- a child witnessing or hearing or being exposed to the effects of:
- threats of physical abuse by one family member towards another family member;
- seeing or hearing an assault of a family member by another family member;
- comforting or providing assistance to a family member who has been physically abused by another family member;
- cleaning up a site after a family member has intentionally damaged another family member’s property;
- being present when police officers attend an incident involving physical abuse of a family member by another family member.
Family violence also includes the following behaviour:
- assaulting or causing personal injury to a family member or threatening to do so;
- sexually assaulting a family member or engaging in another form of sexually coercive behaviour or threatening to engage in such behaviour;
- intentionally damaging a family member’s property, or threatening to do so;
- unlawfully depriving a family member of the family member’s liberty, or threatening to do so;
- causing or threatening to cause the death of, or injury to, an animal, whether or not the animal belongs to the family member to whom the behaviour is directed so as to control, dominate or coerce the family member (s 5(2)).
The FVPA is clear that conduct that may not be criminal in nature can still constitute family violence.
How to get a Family Violence Intervention Order
A family violence intervention order can be made by application to the Magistrates’ Court by the police or an affected family member. Where the applicant or respondent is under the age of 18 years, applications are made in the Children’s Court.
An application form can either be completed online or at your local court. Usually, the process is that once you have completed an application form and have compiled any relevant evidence, an appointment is made with the Family Violence Registry.
If a matter is very serious, it will be brought quickly before a Magistrate who will read the application and hear evidence from the affected family member.
As per s 74 of the Family Violence Protection Act, in order to grant a family violence intervention order, the Magistrate must be satisfied of two things on the balance of probabilities:
- that the respondent has committed family or domestic violence; and
- that the respondent is likely to do so again.
What conditions can be included in a Family Violence Intervention Order?
The Family Violence Protection Act sets out some conditions that can be included in a Family Violence Intervention Order.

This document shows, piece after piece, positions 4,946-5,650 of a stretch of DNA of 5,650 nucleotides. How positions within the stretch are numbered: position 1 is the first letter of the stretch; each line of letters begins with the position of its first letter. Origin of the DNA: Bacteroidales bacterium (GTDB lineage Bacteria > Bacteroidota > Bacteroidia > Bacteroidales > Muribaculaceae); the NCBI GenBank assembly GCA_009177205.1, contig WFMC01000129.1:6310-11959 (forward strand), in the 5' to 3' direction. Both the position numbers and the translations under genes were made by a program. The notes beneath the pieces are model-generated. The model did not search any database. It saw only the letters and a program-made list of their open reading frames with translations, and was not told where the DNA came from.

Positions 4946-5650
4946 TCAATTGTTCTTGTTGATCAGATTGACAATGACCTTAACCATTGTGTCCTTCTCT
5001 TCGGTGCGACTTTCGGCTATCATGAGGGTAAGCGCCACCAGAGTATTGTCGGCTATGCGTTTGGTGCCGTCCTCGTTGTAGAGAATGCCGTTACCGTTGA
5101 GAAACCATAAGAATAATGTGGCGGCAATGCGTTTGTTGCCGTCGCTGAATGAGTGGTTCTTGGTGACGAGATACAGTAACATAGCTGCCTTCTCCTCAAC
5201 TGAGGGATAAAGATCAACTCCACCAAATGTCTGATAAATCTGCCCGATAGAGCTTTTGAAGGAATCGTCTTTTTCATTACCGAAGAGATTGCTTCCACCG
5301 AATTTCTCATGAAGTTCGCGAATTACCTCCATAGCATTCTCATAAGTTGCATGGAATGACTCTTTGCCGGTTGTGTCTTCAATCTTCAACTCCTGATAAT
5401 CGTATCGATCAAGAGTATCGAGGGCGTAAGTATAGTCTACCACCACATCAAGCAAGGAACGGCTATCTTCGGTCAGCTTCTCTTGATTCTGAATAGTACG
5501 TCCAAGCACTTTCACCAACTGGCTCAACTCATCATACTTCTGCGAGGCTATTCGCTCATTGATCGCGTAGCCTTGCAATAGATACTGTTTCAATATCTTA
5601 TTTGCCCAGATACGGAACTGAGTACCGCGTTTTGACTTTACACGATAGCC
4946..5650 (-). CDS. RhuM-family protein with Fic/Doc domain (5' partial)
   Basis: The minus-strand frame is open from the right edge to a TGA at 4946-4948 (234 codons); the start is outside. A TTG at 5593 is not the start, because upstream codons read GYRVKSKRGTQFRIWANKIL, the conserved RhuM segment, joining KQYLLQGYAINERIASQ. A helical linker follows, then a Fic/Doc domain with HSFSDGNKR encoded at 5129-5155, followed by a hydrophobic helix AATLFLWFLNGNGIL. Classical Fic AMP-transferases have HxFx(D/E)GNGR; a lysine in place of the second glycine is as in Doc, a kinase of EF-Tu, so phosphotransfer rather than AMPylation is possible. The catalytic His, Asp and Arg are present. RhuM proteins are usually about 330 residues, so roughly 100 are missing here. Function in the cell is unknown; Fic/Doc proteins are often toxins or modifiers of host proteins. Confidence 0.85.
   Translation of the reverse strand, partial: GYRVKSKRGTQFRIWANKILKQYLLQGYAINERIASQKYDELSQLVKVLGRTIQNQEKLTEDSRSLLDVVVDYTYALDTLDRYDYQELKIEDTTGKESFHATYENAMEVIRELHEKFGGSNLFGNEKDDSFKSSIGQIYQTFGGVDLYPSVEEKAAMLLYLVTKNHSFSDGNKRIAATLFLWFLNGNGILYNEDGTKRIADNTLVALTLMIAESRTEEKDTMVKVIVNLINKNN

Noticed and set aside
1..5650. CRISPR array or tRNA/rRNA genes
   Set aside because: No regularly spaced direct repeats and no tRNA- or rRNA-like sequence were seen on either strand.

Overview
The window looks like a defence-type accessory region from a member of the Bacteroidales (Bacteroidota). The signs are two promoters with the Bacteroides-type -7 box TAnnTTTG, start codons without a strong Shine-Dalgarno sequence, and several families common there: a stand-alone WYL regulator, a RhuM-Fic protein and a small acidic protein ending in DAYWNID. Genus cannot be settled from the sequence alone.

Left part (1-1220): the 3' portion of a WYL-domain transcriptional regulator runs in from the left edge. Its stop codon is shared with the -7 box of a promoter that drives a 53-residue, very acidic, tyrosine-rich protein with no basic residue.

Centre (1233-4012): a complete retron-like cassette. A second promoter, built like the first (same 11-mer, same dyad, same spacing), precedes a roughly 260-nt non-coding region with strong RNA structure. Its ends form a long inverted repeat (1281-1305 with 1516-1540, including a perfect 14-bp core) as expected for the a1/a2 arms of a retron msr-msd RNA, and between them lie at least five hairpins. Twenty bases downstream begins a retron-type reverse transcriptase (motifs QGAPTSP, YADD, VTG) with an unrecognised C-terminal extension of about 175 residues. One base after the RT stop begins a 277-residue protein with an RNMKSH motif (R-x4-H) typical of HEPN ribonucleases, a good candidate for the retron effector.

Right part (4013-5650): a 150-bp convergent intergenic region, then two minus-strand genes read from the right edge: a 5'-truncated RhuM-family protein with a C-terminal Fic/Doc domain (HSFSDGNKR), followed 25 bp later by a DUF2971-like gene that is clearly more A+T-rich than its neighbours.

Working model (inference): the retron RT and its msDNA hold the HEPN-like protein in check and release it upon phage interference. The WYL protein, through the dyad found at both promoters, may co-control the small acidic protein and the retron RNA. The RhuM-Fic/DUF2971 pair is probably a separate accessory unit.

- S 81 – a family violence intervention order may include conditions that:
- prohibit the respondent from committing family violence against the protected person;
- exclude the respondent from the protected person’s residence (this is referred to as an exclusion condition);
- restrict access to any premises or designated area (home, school, workplace, public transport, etc.);
- prohibit the respondent from contacting or communicating with the protected person by any means;
- direct the use of specific personal property;
- prohibit publishing any material about the protected person on the internet, via email or other electronic devices;
- agency clause (prohibiting other people from engaging in conduct prohibited by the order);
- require the respondent to engage in counselling or specific rehabilitation programs (such as the Men’s Behavioural Change Program);
- revoke/suspend any firearms licence held by the respondent.
- S 82 – the respondent can be excluded from the residence, subject to exclusion orders in relation to children under s 83. The court may ask for a report from DHS under s84;
- S 86 – the court may make directions in relation to personal property;
- S 87 – the Family Court takes precedence over the Magistrates’ Court order subject to any inconsistency;
- S 92 – the court can include a clause to allow child contact; and
- S 95 – the court can make orders in relation to a respondent’s firearms licence.
What happens after a Family Violence Intervention Order application has been filed?
Once an application has been filed by an applicant or by the police, usually a summons is issued and served by the police on the respondent to attend court at a specified date and time.